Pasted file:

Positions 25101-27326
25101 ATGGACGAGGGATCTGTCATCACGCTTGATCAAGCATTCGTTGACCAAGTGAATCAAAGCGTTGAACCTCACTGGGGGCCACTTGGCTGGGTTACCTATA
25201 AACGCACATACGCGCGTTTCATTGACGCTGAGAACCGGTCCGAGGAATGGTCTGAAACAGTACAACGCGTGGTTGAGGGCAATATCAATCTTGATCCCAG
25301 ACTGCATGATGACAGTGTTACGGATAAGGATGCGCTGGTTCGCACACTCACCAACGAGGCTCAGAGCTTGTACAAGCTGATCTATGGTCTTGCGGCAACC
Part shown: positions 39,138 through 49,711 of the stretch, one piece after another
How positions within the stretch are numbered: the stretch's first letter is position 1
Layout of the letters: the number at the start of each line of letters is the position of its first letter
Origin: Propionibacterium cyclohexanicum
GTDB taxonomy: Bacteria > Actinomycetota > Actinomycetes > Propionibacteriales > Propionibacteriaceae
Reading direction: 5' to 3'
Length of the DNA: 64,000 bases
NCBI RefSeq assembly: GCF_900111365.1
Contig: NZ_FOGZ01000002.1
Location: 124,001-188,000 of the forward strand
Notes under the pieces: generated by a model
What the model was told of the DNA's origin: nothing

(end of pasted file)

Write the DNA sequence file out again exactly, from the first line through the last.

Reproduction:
Positions 25101-27326
25101 ATGGACGAGGGATCTGTCATCACGCTTGATCAAGCATTCGTTGACCAAGTGAATCAAAGCGTTGAACCTCACTGGGGGCCACTTGGCTGGGTTACCTATA
25201 AACGCACATACGCGCGTTTCATTGACGCTGAGAACCGGTCCGAGGAATGGTCTGAAACAGTACAACGCGTGGTTGAGGGCAATATCAATCTTGATCCCAG
25301 ACTGCATGATGACAGTGTTACGGATAAGGATGCGCTGGTTCGCACACTCACCAACGAGGCTCAGAGCTTGTACAAGCTGATCTATGGTCTTGCGGCAACC
Part shown: positions 39,138 through 49,711 of the stretch, one piece after another
How positions within the stretch are numbered: the stretch's first letter is position 1
Layout of the letters: the number at the start of each line of letters is the position of its first letter
Origin: Propionibacterium cyclohexanicum
GTDB taxonomy: Bacteria > Actinomycetota > Actinomycetes > Propionibacteriales > Propionibacteriaceae
Reading direction: 5' to 3'
Length of the DNA: 64,000 bases
NCBI RefSeq assembly: GCF_900111365.1
Contig: NZ_FOGZ01000002.1
Location: 124,001-188,000 of the forward strand
Notes under the pieces: generated by a model
What the model was told of the DNA's origin: nothing